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Disease Markers
Volume 33 (2012), Issue 4, Pages 185-192

Circulating Levels of High Molecular Weight (HMW) Adiponectin and Total Adiponectin in Relation to Fat Distribution, Oxidative Stress and Inflammation in Asian Indians

K. Indulekha,1 J. Surendar,1 R.M. Anjana,1 K. Gokulakrishnan,1 M. Balasubramanyam,1 V. Aravindhan,2 and V. Mohan1

1Madras Diabetes Research Foundation and Dr.\ Mohan’s Diabetes Specialities Centre, WHO Collaborating Centre for Non-Communicable Diseases Prevention and Control, International Diabetes Federation Centre for Education, Gopalapuram, Chennai, India
2Laboratory of Molecular Immunology, Anna University K. B. Chandrashekar Research Centre, Chennai, India

Received 3 September 2012; Accepted 3 September 2012

Copyright © 2012 Hindawi Publishing Corporation. This is an open access article distributed under the Creative Commons Attribution License, which permits unrestricted use, distribution, and reproduction in any medium, provided the original work is properly cited.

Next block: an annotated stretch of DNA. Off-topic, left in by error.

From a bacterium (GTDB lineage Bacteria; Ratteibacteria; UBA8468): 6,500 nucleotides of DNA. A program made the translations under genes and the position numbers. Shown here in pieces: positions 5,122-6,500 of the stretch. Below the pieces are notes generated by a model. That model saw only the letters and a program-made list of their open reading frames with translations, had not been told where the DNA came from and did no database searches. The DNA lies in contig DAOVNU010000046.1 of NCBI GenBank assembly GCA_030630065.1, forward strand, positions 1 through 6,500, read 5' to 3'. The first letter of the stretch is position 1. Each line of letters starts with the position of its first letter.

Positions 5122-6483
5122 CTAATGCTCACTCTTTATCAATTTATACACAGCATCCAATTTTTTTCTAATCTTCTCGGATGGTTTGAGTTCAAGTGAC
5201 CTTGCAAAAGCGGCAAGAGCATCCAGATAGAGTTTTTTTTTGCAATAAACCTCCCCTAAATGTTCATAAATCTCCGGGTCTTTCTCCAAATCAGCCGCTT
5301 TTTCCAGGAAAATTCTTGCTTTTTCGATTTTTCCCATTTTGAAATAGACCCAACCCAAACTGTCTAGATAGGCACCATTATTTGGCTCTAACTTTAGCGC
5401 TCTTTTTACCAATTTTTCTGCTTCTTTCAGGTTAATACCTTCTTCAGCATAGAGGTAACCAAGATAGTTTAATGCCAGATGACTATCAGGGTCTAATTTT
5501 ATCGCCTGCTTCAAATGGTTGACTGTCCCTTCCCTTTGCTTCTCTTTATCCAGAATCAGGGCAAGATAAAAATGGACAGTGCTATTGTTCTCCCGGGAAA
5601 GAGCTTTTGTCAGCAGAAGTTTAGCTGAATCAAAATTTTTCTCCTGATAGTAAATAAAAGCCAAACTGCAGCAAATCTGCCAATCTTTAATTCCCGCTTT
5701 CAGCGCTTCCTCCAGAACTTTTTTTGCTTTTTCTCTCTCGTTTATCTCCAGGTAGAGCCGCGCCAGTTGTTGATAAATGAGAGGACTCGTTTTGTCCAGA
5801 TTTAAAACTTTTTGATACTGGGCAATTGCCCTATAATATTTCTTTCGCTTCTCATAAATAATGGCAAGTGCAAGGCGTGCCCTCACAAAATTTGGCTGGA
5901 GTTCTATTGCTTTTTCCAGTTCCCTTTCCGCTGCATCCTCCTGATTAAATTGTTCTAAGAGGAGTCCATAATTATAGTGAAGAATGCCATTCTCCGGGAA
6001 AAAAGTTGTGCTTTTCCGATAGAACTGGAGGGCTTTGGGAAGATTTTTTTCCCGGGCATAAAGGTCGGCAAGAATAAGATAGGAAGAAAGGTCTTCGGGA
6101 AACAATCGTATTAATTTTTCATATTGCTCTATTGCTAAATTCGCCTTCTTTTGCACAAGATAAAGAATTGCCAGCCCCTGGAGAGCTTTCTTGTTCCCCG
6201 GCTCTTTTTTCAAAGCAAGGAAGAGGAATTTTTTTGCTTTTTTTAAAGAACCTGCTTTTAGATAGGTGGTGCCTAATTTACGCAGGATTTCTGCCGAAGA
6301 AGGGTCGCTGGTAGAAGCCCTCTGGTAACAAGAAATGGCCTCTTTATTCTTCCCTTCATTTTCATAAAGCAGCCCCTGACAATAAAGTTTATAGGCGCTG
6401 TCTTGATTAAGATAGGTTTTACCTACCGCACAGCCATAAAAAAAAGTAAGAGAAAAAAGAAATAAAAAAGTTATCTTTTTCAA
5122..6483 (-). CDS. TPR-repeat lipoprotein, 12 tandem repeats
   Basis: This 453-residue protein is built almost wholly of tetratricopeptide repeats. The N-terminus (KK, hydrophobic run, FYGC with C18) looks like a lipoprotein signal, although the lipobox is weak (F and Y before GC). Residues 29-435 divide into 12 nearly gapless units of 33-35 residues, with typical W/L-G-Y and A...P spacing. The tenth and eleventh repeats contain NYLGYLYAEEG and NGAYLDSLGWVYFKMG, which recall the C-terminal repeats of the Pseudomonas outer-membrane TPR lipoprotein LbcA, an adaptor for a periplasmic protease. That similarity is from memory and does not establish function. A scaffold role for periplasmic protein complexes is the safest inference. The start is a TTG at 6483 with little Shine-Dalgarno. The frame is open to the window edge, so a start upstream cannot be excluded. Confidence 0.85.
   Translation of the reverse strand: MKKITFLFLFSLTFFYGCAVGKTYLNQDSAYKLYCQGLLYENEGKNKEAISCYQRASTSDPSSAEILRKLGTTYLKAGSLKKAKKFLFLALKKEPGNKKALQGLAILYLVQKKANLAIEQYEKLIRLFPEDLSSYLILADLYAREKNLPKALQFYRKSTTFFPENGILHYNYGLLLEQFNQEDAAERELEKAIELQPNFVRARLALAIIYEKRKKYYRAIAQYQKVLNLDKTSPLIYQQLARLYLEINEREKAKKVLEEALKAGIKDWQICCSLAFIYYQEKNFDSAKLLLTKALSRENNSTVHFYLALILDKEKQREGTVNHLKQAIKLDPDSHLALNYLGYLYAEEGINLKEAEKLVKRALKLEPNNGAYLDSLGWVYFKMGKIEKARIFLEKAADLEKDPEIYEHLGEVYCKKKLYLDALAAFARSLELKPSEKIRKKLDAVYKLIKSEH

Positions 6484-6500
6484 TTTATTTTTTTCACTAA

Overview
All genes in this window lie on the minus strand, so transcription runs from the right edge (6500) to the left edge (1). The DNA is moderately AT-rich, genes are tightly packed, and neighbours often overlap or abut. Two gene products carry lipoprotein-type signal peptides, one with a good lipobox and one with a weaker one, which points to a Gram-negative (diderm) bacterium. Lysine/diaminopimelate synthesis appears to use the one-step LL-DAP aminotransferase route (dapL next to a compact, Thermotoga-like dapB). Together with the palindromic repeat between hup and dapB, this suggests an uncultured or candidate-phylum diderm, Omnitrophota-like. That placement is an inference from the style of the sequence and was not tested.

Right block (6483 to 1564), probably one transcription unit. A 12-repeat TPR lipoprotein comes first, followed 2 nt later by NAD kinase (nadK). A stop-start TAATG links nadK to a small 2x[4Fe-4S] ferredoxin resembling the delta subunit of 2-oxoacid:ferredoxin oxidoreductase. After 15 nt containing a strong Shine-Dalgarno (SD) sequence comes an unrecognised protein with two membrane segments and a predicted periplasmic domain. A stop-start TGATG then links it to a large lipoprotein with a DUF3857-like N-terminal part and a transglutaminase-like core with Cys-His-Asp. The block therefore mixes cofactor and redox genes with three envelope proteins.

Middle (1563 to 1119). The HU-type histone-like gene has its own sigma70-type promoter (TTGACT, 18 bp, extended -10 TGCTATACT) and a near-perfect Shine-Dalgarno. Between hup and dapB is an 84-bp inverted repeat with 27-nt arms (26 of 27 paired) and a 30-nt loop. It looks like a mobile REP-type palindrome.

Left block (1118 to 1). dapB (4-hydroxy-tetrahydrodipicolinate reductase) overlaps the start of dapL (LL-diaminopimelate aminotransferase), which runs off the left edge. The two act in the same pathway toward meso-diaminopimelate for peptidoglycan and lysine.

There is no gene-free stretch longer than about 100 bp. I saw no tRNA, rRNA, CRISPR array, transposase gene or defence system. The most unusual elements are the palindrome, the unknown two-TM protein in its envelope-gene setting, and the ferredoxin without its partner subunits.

Aim: To look at the association of total and high molecular weight (HMW) adiponectin with markers of fat distribution, oxidative stress and inflammation in Asian Indians.

Methods: A total of 120 subjects were chosen randomly from Chennai Urban Rural Epidemiological Study. Fasting HMW adiponectin levels, TNF-alpha and oxidized LDL were measured using ELISA. High sensitivity C reactive protein (hsCRP) was measured by a high sensitive nephelometric assay. Lipid peroxidation was measured by Tbars assay and protein carbonyl content was assessed by DNPH assay. Visceral and subcutaneous fat areas were assessed by computed tomography (CT) scan.

When stratified based on the tertiles of visceral fat, the levels of total (p = 0.03) and HMW adiponectin (p = 0.007) were highest in the first tertile followed by tertiles 2 and 3 whereas in tertiles of subcutaneous fat, there was no such trend. With increasing tertiles of Tbars, the levels of total (p = 0.03) and HMW adiponectin decreased (p = 0.002). The levels of HMW (p < 0.001) but not total adiponectin was also found to decrease with increasing tertiles of Protein carbonyl content. The levels of Total (p = 0.02) and HMW adiponectin (p = 0.004) were highest in the first tertile of oxidized LDL followed by tertile 2 and tertile 3. With increasing tertiles of TNF-alpha total (p = 0.01) and HMW adiponectin (p = 0.004) was found to decrease. With increasing tertiles of hs-CRP, Total (p = 0.005) and HMWadiponectin (p = 0.007)was found to decrease.

Conclusion: Oxidative stress markers, visceral but not subcutaneous fat and inflammation are associated with total and HMW adiponectin levles in Asian Indians.